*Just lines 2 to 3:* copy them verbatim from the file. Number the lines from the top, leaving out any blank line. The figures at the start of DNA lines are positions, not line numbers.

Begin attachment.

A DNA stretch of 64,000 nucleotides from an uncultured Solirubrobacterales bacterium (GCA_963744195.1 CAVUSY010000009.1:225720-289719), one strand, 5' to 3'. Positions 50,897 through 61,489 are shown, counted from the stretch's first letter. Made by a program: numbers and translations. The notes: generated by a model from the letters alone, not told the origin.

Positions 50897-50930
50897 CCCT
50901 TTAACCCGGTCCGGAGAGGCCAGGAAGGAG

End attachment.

Positions 50897-50930
50897 CCCT